Firefighters in Graham campaigning door-to-door to prevent layoffs and slower response times

GRAHAM, Wash.  - It’s not every day firefighters show up at your front step when you don’t have an emergency. But on Thursday, Graham firefighters went door to door personally asking for help.

“Without these folks, there wouldn’t be us,” firefighter John Corak said.

On February 13, voters will determine whether a $4 million levy will get renewed.

The fire district says if Prop 1 in Graham does not get approved it could mean layoffs and a rotation of fire stations closing down daily operations.

Firefighters say that means in emergencies people will have to wait up to 15 minutes longer on average for help.

“A fire doubles in size in one minute so 15 minutes dramatically changes the impact,” VP of Pierce County Professional Firefighters Lukas Wahl said.

“I see they need the money,” Graham resident Pamela Mielcarek-Kidder said.

But Pamela is still on the fence wondering if she can afford it.

The levy to help fire stations would cost a homeowner with a $300,000 home about $180 more per year.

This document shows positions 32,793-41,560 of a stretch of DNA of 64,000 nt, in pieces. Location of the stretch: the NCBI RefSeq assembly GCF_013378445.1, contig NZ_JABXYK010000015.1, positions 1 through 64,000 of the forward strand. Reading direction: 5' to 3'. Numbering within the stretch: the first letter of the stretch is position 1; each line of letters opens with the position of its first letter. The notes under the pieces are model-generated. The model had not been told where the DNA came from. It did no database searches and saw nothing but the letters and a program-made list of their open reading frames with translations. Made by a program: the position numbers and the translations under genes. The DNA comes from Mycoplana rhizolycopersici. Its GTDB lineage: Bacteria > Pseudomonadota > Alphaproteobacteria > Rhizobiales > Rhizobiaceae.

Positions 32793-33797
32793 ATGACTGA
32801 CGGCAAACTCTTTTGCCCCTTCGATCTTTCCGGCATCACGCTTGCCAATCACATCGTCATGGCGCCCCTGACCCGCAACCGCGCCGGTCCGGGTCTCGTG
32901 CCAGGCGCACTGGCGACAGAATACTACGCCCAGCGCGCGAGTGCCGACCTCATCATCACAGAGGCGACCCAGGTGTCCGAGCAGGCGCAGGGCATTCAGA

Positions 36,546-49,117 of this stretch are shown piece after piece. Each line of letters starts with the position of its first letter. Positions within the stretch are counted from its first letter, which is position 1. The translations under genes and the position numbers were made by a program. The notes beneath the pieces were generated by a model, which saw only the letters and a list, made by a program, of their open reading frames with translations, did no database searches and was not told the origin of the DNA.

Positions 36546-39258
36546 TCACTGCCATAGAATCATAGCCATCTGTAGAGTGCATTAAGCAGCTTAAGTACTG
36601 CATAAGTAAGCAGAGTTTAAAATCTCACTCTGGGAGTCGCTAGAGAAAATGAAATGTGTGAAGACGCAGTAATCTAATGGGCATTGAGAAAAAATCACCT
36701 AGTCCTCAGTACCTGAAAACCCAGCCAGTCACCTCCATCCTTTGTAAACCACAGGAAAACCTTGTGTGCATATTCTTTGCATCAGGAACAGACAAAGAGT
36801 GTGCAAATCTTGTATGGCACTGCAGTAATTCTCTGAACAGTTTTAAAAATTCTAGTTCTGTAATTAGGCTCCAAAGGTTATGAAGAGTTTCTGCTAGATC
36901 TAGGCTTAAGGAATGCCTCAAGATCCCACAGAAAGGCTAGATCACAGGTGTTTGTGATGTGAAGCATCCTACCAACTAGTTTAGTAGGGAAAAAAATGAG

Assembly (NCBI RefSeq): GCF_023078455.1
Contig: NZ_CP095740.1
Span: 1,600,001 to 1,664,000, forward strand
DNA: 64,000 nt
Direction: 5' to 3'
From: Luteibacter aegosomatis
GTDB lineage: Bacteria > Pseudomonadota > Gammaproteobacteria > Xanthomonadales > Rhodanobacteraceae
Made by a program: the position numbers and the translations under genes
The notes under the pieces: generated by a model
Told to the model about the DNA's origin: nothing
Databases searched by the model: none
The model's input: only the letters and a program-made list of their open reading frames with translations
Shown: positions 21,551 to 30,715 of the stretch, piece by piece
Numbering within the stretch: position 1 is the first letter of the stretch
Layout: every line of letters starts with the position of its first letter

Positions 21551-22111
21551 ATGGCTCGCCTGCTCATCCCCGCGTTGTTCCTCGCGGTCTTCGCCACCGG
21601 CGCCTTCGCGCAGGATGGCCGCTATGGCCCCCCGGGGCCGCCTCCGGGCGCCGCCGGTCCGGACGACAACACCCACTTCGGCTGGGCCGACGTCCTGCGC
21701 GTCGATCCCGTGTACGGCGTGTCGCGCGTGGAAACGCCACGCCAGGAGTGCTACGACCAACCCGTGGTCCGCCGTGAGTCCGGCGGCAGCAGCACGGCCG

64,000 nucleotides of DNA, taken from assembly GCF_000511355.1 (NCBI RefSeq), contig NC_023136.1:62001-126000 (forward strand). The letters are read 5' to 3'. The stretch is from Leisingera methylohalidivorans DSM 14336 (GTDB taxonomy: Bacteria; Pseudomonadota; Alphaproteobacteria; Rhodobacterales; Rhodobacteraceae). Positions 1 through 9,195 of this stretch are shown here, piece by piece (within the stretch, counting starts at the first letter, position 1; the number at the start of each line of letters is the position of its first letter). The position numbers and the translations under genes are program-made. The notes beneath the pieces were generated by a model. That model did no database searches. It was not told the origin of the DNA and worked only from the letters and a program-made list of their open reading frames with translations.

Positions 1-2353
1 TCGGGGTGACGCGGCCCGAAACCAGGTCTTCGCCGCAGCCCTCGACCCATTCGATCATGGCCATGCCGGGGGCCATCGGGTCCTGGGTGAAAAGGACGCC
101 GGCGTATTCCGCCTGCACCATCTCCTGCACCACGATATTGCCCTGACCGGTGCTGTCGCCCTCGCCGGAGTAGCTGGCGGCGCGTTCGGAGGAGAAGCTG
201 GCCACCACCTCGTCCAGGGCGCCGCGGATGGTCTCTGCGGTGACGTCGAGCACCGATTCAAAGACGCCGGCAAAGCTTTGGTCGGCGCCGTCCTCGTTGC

That amount isn’t too much for Pamela, the problem for her is that there are other competing levies seeking money for schools. Not to mention higher car tabs because of ST3.

Also, come this Spring, many homeowners in Puget Sound will have to pay hundreds more in property taxes just to pay for an education deal passed by the legislature in 2017. The deal is an effort to comply with the McCleary decision, a court ruling that said the state was failing to fully fund public education.

“If they were by themselves, I think they would have an easier time but everyone and ST3 is in the news,” Mielcarek-Kidder said.

Firefighters say they understand the burden but Prop 1 is the only source to keep operations moving.

“There is probably a point that the burden is too heavy the only message I can give those people is this, it’s really important to our community,” Wahl said.

The fire department is worried that other taxes and fees like car tabs could impact how people will vote on their levy.

Just this week, the House passed a bill that would lower those car tab fees. It's now on its way to the Senate.

The bill would make it so your fees are based on car values that are lower than the manufacturer's suggested retail price.

Using the MSRP caused car tab costs to skyrocket in King, Pierce and Snohomish counties last year after voters approved ST3 to expand light rail. Critics say it’s unfair to calculate car tabs using MSRP because it’s not a fair market price.

Sponsors say if this bill becomes law you could see lower car tab fees within just a few months.

But some lawmakers say the change in the bill is still not aggressive enough and many drivers will only see minor decreases in their car tab fees.

The ballots containing the levy to help Graham fire stations will be mailed to voters on Friday.